Forum Rules: Read This Before Posting


Topic: Sille coupling  (Read 1409 times)

0 Members and 1 Guest are viewing this topic.

Offline vikram

  • Regular Member
  • ***
  • Posts: 41
  • Mole Snacks: +1/-0
Sille coupling
« on: December 04, 2018, 09:29:59 PM »
I have been trying to couple 2,4 dichloropyrimidine at one site (keeping other chloride intact).I took the tin reagent and aryl chloride in 1:1 ratio.Reaction temperature was set to 80°C as stated in the literature. However, I obtained more double coupled product when compared with mono coupled product.How could I increase the probability of having singly coupled product as major?

Should i decrease the temperature?
(also, the Rf value of the mono coupled product and starting material is same.Hence the taking aryl halide more would make me to difficult to monitor the reaction as well as separation)

Offline wildfyr

  • Global Moderator
  • Sr. Member
  • ***
  • Posts: 1153
  • Mole Snacks: +130/-9
Re: Sille coupling
« Reply #1 on: December 04, 2018, 09:40:00 PM »
The trick is to add things in the right order and and do them dilute and colder. I would have the 2,4 dichloropyrimidine tin adduct and the Pd already in solution, and slowly drip in the aryl chloride in a dilute solution. That way, at any given moment the amount of 2,4 dichloropyrimidine and tin is high compared to the amount of aryl chloride.

You're likely going to end up with some amount of double coupled product though, I don't feel like the monochloro pyrimidine material is that much less reactive than the dichloro.

Any way you could get an asymmetric pyrimidine? 2 bromo,4 chloropyrimidine? https://www.sigmaaldrich.com/catalog/product/aldrich/722413?lang=en&region=US Its not crazy expensive, then you could use the reactivity difference from the halides to pick and choose aryl coupling.


Offline vikram

  • Regular Member
  • ***
  • Posts: 41
  • Mole Snacks: +1/-0
Re: Sille coupling
« Reply #2 on: December 05, 2018, 02:34:15 AM »
Thanks Wildfire for your feedback.Actually, I referred 2,4 dichloropyrimidine as aryl chloride.

Also,I am limited to 2,4 dichloropyrimidine as I want to keep my Cl at one position unaltered until my final product.


Offline kriggy

  • Chemist
  • Sr. Member
  • *
  • Posts: 1282
  • Mole Snacks: +104/-15
Re: Sille coupling
« Reply #3 on: December 05, 2018, 03:34:06 AM »
@wildfir: I think you linked a bad compound, hes doing the coupling on pyrimidine not pyridine.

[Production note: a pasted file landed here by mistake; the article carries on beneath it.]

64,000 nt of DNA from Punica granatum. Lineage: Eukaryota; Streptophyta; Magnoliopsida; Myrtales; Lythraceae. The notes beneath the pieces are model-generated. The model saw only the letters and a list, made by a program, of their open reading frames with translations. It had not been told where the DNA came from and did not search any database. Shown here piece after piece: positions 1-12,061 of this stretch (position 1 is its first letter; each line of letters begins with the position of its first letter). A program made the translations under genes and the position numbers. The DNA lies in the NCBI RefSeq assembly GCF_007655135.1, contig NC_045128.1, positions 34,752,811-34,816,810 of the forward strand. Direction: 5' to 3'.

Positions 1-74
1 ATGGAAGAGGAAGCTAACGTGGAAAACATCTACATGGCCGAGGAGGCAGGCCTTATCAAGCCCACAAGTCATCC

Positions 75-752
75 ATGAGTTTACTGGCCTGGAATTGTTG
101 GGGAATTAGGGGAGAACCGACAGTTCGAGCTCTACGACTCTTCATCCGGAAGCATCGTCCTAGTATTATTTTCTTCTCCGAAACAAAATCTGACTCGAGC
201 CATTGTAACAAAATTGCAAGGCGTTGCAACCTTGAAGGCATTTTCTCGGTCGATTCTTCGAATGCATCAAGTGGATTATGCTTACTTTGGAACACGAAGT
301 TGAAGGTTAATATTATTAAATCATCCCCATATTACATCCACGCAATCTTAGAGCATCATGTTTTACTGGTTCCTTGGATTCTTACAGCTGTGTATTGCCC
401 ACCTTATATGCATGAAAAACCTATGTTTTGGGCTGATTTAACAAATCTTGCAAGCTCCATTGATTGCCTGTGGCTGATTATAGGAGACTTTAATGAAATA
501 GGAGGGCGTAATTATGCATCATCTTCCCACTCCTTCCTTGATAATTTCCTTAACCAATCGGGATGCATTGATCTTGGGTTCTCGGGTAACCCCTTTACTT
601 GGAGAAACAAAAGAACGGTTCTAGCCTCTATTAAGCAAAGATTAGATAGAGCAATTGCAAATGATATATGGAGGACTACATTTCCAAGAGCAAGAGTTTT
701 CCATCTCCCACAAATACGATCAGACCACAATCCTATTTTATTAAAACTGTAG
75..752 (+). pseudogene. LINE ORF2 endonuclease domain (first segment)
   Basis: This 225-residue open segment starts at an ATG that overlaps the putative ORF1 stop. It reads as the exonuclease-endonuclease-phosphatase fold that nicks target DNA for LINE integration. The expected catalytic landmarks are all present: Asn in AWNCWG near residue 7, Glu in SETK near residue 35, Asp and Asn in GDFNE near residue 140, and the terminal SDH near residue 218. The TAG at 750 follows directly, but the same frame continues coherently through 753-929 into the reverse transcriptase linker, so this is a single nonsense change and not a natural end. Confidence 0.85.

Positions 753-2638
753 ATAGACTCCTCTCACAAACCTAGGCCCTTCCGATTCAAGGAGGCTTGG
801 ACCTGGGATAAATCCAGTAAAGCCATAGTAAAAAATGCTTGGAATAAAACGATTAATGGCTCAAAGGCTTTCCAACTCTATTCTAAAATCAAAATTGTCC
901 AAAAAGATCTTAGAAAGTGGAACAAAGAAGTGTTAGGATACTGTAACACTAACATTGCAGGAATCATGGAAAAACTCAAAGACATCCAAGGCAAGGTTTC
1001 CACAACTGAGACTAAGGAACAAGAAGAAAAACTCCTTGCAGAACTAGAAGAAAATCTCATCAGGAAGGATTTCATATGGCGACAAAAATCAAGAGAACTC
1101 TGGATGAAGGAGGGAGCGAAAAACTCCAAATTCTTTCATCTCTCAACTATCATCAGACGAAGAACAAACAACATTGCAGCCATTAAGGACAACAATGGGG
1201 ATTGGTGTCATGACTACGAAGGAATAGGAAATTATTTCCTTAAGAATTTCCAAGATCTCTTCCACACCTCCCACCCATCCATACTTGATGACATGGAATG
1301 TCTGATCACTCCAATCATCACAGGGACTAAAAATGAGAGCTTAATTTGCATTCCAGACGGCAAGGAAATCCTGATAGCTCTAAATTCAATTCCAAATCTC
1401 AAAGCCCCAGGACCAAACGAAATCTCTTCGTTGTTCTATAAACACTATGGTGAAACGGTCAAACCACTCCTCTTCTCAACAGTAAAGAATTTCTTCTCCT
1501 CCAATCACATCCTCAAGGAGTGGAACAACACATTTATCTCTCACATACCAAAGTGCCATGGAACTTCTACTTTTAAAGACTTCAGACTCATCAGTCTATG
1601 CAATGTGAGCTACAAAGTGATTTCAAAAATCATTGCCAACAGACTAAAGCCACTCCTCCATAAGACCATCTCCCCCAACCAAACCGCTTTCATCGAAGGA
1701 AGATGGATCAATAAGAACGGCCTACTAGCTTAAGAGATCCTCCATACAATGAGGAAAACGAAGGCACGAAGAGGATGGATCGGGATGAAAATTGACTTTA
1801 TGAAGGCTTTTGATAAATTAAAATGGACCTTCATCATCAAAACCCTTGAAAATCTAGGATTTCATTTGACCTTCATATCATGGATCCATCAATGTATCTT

The 2-Cl-4Br-pyrimidine seems quite expensive >500£ /g however, it can be made from 2-bromopyrimidine which is reasonably cheap.

SYNTHESIS 2008, No. 22, pp 3697–3702

This paper might be interseting to OP as well, depending on what exactly is he trying to do it might be a way around the stille coupling.


Offline wildfyr

  • Global Moderator
  • Sr. Member
  • ***
  • Posts: 1153
  • Mole Snacks: +130/-9
Re: Sille coupling
« Reply #4 on: December 05, 2018, 11:13:43 AM »
Sorry for the mistakes, I didn't double check my googling. I still think using a hetero-halide system is the best way to go about this. You need to get a reactivity difference between the two locations or else the bis-substituted material is going to be present in some amount. And if both run identically on a column, you are kinda screwed without some really clever recrystallization skills.

Aryl coupling reactivity is typically I>Br>Cl (and fluoride is its own monster). So finding or making a compound with Br/I at the spot you want would seem to be better than trying to play the statistics game for similarly reactive sites.


Offline rolnor

  • Full Member
  • ****
  • Posts: 486
  • Mole Snacks: +37/-3
Re: Sille coupling
« Reply #5 on: December 05, 2018, 02:00:08 PM »
Is it the 2-chloro atom you want to react?

Offline vikram

  • Regular Member
  • ***
  • Posts: 41
  • Mole Snacks: +1/-0
Re: Sille coupling
« Reply #6 on: December 06, 2018, 12:30:34 AM »
Is it the 2-chloro atom you want to react?

Any Cl would be fine as the starting material is symmetrical and I want to retain one Cl for further steps.

That is why I am limited to use 2 Cl compound instead of Br or Iodo to have different reactivity @wildfyr

Offline sjb

  • Global Moderator
  • Sr. Member
  • ***
  • Posts: 3368
  • Mole Snacks: +212/-41
  • Gender: Male
Re: Sille coupling
« Reply #7 on: December 06, 2018, 01:50:39 AM »
Any Cl would be fine as the starting material is symmetrical and I want to retain one Cl for further steps.

That is why I am limited to use 2 Cl compound instead of Br or Iodo to have different reactivity @wildfyr

2,4-dichloropyrimidine is not symmetrical in the way you describe. C1=CN=C(N=C1Cl)Cl

Offline vikram

  • Regular Member
  • ***
  • Posts: 41
  • Mole Snacks: +1/-0
Re: Sille coupling
« Reply #8 on: December 06, 2018, 03:15:00 AM »
Oh I am sorry.I apologize you all.I was mistaken in naming the compound.It should be 4,6 dichloropyrimidine which is symmetrical.Thanks @sjb

Offline clarkstill

  • Chemist
  • Full Member
  • *
  • Posts: 377
  • Mole Snacks: +66/-4
Re: Sille coupling
« Reply #9 on: December 06, 2018, 03:20:47 AM »
I've observed exactly the same problem when doing Buchwald-Hartwig couplings on 4,6-dichloropyrimidine. In the end we just used 5 eq. of the pyrimidine, then recover the unreacted material and reuse (or not, the pyrimidine is pretty cheap).

The dichloropyrimidine also sublimes out of the reaction mixture on the buchi, so you can remove a fair amount of it before you even column it.

Sponsored Links